Obama Administration Honors Coalition of Immokalee Workers for Fight Against Forced Labor; Strengthens Regulations to Combat Trafficking

charlie fanningForced labor and human trafficking exist in worksites and industries where workers’ rights are routinely violated and where a culture of exploitation reigns. In the tomato fields of Florida, more than 1,200 farm workers once toiled in conditions of forced labor. However, thanks to the organizing efforts of the Coalition of Immokalee Workers (CIW), these workers now have respect on the job, higher wages and a say on the job.

Doug Molloy, former chief assistant U.S. attorney for southwest Florida, told the Fort Myers News-Press that the CIW:

“As the eyes and ears and conscience of the community, they helped liberate more slaves and helped develop more successful prosecutions than any other group of people I am aware of in all the work I have done in human trafficking.”

In recognition of CIW’s work to end a system of exploitation, Secretary of State John Kerry recently presented the 2015 Presidential Award for Extraordinary Efforts to Combat Human Trafficking in Persons to the CIW. Said Kerry:

“They’ve helped uncover and investigate several farm slavery operations across the southeastern United States. I hope everybody hears that: farm slavery operations across the southeastern United States.”

CIW has fought for the rights of Florida’s farm workers for more than 20 years and has pioneered a worker-based social responsibility model, the Fair Food Program, to include workers in addressing exploitation and abuse and to eradicate forced labor in Florida’s tomato fields. CIW’s highly successful program leverages the buying of major corporations and strong consumer awareness to increase the price of tomatoes a “penny per pound” to raise farm worker wages.

The scope of the problem extends much more broadly than Florida’s tomato fields. Forced labor and human trafficking pervade the supply chains of many of the most recognizable brands today. Often, the chain of actors involved in forced labor enterprises runs from the recruitment of workers in local communities into factories in the supply chains of multinational enterprises, which are able to evade responsibility for abuses through layers of subcontracting and distanced staffing arrangements. With nearly 21 million people worldwide in conditions of forced labor, the issue of eliminating forced labor and trafficking in supply chains is one of the world’s most pressing human rights concerns. It also puts ethical businesses on an unleveled playing field and greatly concerns government officials in charge of contracting and procurement.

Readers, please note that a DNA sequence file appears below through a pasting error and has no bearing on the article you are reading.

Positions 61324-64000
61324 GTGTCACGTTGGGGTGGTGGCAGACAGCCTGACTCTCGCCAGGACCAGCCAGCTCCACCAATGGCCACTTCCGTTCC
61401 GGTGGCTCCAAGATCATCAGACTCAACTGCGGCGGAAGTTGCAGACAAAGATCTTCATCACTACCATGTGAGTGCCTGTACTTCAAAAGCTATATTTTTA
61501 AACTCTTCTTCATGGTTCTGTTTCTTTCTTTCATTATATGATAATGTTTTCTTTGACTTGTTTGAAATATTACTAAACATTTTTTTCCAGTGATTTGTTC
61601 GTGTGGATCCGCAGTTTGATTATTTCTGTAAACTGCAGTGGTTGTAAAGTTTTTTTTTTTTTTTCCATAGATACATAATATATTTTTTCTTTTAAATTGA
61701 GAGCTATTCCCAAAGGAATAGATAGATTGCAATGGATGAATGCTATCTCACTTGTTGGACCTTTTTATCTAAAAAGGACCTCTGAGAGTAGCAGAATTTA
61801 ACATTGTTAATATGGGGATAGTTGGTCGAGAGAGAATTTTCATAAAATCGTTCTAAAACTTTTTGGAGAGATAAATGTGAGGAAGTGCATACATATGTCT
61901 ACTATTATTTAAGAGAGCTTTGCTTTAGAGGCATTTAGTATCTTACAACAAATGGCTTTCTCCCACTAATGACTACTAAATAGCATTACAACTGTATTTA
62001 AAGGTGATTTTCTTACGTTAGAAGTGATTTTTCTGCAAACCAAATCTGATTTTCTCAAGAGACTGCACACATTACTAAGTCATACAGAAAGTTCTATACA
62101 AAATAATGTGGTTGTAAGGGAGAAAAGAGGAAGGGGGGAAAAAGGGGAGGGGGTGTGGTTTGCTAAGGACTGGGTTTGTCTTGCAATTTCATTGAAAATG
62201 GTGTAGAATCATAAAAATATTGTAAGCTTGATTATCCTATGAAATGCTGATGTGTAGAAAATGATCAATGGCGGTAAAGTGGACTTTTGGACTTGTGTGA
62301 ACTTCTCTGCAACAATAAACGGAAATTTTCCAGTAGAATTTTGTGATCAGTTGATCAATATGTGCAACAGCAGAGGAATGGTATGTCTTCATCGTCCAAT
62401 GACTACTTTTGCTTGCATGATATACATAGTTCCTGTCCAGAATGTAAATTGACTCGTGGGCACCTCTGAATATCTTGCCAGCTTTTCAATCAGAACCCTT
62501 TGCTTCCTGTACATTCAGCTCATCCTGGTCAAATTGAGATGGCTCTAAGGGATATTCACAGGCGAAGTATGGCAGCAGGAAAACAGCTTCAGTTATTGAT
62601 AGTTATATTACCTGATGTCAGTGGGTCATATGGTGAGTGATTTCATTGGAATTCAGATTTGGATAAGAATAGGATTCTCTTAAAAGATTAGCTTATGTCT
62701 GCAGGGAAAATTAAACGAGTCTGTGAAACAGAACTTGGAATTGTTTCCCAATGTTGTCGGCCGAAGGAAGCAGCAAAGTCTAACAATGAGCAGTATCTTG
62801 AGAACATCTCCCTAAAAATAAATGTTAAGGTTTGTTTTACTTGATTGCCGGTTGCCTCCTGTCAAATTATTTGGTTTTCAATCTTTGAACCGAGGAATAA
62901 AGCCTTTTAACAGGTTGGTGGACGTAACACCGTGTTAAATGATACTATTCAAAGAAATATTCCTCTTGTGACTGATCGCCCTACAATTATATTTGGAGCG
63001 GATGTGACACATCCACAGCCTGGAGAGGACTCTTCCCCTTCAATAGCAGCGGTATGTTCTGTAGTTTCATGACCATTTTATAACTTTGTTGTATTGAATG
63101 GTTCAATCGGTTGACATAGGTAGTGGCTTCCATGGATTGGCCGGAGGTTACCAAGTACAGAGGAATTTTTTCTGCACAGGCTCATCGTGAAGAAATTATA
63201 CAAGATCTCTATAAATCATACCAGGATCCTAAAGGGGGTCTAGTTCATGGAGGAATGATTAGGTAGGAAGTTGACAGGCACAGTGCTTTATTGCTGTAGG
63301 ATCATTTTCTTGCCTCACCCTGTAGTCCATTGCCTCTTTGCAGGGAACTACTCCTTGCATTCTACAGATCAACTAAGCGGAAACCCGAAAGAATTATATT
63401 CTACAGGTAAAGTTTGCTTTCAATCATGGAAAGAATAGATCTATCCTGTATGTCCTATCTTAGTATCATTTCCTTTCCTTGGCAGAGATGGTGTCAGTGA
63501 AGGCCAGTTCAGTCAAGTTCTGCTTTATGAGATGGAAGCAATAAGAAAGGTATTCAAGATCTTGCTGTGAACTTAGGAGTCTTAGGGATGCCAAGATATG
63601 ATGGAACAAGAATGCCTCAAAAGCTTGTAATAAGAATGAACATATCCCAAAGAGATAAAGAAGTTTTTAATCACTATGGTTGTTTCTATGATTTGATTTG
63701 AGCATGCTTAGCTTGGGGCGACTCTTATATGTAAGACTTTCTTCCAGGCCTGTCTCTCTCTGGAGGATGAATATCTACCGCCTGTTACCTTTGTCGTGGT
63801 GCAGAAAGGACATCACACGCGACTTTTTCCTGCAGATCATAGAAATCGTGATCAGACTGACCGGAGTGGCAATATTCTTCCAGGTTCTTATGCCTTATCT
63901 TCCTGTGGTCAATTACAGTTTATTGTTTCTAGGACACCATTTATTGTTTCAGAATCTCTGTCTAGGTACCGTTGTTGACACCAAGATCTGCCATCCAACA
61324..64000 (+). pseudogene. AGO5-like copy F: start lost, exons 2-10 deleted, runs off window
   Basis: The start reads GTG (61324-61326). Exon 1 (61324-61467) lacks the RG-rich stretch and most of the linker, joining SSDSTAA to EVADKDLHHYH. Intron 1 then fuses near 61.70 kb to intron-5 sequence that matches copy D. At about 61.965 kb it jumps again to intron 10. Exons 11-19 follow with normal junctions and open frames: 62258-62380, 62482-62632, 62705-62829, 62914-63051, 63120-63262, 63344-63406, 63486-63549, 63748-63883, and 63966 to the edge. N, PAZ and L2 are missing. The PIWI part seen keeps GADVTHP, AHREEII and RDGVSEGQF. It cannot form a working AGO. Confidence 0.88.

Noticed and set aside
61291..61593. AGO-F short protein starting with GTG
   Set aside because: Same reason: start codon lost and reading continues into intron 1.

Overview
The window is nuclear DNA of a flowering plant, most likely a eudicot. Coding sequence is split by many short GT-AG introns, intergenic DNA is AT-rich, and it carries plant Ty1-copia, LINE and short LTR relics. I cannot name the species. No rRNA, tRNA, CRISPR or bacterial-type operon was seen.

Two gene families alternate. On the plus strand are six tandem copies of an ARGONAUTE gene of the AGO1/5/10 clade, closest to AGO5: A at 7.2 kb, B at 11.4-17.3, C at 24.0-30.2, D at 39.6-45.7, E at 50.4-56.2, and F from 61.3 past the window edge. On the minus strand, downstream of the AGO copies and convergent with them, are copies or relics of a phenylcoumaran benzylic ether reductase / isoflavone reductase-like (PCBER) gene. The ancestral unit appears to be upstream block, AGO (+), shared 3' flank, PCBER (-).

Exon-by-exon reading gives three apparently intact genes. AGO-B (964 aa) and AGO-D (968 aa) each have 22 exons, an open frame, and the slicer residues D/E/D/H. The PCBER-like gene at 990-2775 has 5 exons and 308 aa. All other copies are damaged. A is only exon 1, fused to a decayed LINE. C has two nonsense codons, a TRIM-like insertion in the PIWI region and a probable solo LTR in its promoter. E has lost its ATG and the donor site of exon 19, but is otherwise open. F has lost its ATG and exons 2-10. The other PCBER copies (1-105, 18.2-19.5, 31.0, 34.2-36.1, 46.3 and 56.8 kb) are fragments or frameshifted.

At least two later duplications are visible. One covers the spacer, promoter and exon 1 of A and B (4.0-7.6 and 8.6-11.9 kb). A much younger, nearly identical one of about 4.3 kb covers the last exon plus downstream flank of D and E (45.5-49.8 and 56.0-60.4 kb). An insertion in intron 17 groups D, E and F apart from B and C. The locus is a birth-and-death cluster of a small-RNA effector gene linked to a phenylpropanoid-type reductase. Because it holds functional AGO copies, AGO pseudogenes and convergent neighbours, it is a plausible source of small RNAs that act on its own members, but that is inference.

Kerry, at the award ceremony, said:

“The sources of the problem include individuals desperate for work; unscrupulous labor brokers who lie to recruit those workers; companies greedy for profits, who turn a blind eye to abuses; and customers looking to just save that extra dollar or two without regard to what the implications of those savings may be.”

In 2012, the Obama administration issued the Executive Order “Strengthening Protections Against Trafficking in Persons in Federal Contracts” and, last week, published updates today to the Federal Acquisition Regulation (FAR)—the set of rules in place to govern the activities of government contractors—as required by the Executive Order. The updates establish a number of new safeguards and provide compliance guidance to businesses.

Both measures prohibit federal contractors and subcontractors from confiscating passports or charging workers recruitment fees or using misleading or fraudulent recruitment practices (a common way for unscrupulous labor brokers to put workers in conditions of debt bondage and forced labor), and they require contractors and subcontractors to develop and maintain a compliance plan and to certify to eliminate forced labor in their operations. These new regulations are largely modeled on successful business practices and the input from the AFL-CIO, labor unions, civil society organizations, federal contractors and academia.

The Executive Order and FAR update are major steps forward in the fight against forced labor and human trafficking. But as CIW reminds us, it must be workers at the center of any enforcement mechanism, enforcing their own rights and having their voice heard. We can only hope that the administration’s example will be followed by U.S. lawmakers who have the power to expand these regulations to the private sector and by other governments and corporations that seek to end this scourge.

This blog originally appeared in aflcio.org on February 3, 2015. Reprinted with permission.

About the Author: Charlie Fanning is the Global Advocacy and Research coordinator for the AFL-CIO

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Madeline Messa

Madeline Messa is a 3L at Syracuse University College of Law. She graduated from Penn State with a degree in journalism. With her legal research and writing for Workplace Fairness, she strives to equip people with the information they need to be their own best advocate.